Hungry bug seeks hot meal
Fast-flying fungal spores
Springing forward
Tree Frogs
Salamanders and Newts
Sleep Affects a Bird's Singing
No Fair: Monkey Sees, Doesn't
Killer Flatworms Hunt with Poison
Two monkeys see a more colorful world
Listening to Birdsong
Swine flu goes global
Tropical Birds
Chemistry and Materials
The hottest soup in New York
Revving Up Green Machines
Bandages that could bite back
Middle school science adventures
The science of disappearing
Two monkeys see a more colorful world
Dinosaurs and Fossils
Watery Fate for Nature's Gliders
Meet the new dinos
Winged Insects May Go Way Back
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Results of GSAT are in schools this week
2014 GSAT Results for Jamaican Kids
Slower Growth, Greater Warmth
Giving Sharks Safe Homes
A Global Warming Flap
Lessons from a Lonely Tortoise
Toxic Cleanups Get a Microbe Boost
An Ocean View's Downside
Finding the Past
Words of the Distant Past
Fakes in the museum
Stone Age Sole Survivors
Pygmy Sharks
Angler Fish
Food and Nutrition
Eat Out, Eat Smart
Chew for Health
The Color of Health
GSAT English Rules
Capitalization Rules
Who vs. That vs. Which
Adjectives and Adverbs
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GSAT Scholarship
42,000 students will sit for the GSAT Exam in two weeks
GSAT Exams Jamaica Scholarships
GSAT Scholarship
Access denied - Disabled boy aces GSAT
GSAT Practice Papers | GSAT Mathematics | Maths
GSAT Mathematics
How a Venus Flytrap Snaps Shut
GSAT Practice Papers | GSAT Mathematics | Maths
Setting a Prime Number Record
Human Body
Sleeping Soundly for a Longer Life
Don't Eat That Sandwich!
Heavy Sleep
What Not to Say to Emerging Readers
Raise a Lifelong Reader by Reading Aloud
The Surprising Meaning and Benefits of Nursery Rhymes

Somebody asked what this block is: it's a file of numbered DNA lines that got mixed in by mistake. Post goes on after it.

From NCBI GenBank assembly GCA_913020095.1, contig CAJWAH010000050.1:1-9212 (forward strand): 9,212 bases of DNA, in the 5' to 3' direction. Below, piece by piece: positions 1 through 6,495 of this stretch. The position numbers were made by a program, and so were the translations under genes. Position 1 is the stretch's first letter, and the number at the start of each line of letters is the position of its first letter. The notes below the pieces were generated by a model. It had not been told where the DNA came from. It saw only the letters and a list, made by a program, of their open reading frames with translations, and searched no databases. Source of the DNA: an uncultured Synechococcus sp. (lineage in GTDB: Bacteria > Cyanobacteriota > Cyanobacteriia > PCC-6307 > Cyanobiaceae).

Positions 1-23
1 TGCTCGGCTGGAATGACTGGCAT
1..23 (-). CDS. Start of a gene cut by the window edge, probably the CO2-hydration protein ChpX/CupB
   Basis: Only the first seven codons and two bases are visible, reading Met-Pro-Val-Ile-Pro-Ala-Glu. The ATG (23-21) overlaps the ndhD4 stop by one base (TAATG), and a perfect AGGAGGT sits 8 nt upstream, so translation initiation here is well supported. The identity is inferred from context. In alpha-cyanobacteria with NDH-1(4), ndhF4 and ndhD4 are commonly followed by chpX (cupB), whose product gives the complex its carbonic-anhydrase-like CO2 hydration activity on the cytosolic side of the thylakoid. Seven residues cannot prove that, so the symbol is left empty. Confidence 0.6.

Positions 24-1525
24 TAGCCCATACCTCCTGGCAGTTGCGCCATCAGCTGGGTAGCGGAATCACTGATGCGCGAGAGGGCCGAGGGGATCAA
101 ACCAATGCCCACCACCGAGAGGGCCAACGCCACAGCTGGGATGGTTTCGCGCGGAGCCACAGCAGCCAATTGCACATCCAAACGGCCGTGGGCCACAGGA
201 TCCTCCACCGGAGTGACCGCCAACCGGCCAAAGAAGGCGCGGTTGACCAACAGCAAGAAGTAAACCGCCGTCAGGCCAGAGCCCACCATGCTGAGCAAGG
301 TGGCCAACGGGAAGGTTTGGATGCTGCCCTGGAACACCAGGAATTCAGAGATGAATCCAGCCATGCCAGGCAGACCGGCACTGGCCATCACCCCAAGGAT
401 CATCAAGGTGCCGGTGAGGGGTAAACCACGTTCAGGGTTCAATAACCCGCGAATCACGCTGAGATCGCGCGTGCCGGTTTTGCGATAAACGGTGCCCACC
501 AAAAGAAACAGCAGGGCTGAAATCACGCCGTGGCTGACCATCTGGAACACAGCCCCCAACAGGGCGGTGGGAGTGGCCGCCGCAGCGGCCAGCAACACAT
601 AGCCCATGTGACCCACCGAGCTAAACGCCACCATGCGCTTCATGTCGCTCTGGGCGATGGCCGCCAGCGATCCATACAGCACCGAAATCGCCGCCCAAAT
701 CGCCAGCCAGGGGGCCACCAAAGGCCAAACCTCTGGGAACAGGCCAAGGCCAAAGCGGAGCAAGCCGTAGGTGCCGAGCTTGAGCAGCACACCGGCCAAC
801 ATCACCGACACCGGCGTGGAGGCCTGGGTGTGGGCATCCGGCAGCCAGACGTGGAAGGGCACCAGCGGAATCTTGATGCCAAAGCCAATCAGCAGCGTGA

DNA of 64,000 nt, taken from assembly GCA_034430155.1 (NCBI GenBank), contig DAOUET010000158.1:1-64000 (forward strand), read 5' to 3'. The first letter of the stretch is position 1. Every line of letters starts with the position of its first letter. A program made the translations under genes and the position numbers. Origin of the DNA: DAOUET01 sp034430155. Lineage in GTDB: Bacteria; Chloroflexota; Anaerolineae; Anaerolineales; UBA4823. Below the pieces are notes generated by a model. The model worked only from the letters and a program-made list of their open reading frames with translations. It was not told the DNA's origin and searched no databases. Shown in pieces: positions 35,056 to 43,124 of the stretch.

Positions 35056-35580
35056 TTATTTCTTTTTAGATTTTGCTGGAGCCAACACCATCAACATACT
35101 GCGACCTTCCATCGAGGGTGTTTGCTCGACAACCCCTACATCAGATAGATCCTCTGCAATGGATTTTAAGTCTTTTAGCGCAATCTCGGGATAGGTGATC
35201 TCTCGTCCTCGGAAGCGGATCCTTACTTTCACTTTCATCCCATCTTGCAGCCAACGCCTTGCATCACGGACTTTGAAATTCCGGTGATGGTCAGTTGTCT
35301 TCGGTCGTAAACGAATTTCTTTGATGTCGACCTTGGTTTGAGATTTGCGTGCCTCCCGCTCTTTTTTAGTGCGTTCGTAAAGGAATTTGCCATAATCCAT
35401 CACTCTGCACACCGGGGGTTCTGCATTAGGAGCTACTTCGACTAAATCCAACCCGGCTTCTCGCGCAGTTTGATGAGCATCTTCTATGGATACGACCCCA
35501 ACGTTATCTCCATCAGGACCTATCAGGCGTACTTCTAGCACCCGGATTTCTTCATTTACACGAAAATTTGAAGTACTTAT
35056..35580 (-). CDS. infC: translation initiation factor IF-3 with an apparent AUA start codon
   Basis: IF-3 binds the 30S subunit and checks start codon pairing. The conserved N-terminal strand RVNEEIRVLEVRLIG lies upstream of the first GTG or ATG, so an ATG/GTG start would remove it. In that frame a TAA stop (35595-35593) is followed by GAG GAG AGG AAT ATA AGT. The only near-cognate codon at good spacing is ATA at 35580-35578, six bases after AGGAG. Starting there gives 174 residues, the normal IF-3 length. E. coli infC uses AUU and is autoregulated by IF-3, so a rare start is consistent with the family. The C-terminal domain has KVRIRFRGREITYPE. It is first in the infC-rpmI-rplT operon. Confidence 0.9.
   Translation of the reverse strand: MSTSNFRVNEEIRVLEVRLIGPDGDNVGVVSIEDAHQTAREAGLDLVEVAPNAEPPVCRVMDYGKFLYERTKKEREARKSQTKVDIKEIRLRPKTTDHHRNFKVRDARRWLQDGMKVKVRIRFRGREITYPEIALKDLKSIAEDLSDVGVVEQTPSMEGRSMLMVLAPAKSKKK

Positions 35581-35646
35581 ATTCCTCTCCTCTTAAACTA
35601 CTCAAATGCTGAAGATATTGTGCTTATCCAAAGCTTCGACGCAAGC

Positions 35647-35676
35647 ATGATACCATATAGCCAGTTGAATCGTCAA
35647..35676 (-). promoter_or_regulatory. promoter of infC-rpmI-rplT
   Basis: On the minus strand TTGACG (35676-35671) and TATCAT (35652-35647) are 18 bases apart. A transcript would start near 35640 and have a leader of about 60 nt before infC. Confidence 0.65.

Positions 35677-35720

Thinner Air, Less Splatter
Powering Ball Lightning
The Mirror Universe of Antimatter
Flower family knows its roots
Pumping Up Poison Ivy
Making the most of a meal
Space and Astronomy
Mercury's magnetic twisters
Ringing Saturn
Black Holes That Burp
Technology and Engineering
Bionic Bacteria
Musclebots Take Some Steps
Weaving with Light
The Parts of Speech
What is a Verb?
Countable and Uncountable Nouns
What is a Noun
Are Propellers Fin-ished?
Robots on a Rocky Road
Where rivers run uphill
Watering the Air
Earth's Poles in Peril
The solar system's biggest junkyard
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Clams are shelled marine or freshwater mollusks. The term "clam" is often used to refer to any bivalve (a mollusk whose body is protected by two symmetrical shells) that is not an oyster, mussel, or a scallop, and that has a more-or-less oval shape. An exception is the razor clam, which has an elongate shell that suggests an old-fashioned straight razor. Clams can live up to 150 years old - or perhaps longer (science suspects that some larger quahogs found off the East Coast of the US may be 200 years old). Hard or Soft? Clams can be hard-shelled or soft-shelled, according to the degree of calcification of their shells, according to species. They are eaten raw, steamed, boiled, baked or fried, again (often) according to species. Clam chowder is a popular soup in the U.S. in which clams figure strongly. Floating down the river current... The mating habits of clams varies according to the waters in which they live. In river clams, the male releases sperm into the water and the river current carries it downstream. The female then draws sperm in to fertilize eggs still inside her body. Mating tip to males - stay upstream! Fertilization odds are poor unless the male is upstream of the female. For ocean clams, the male also expels sperm, however the female releases the eggs from her body into the surrounding water. Fertilization occurs only when the eggs float near the sperm. One adult survivor to tens of thousands of babies During a breeding season, a female clam makes tens of thousands of baby clams. Probably only one settles to the bottom and survives to adulthood.


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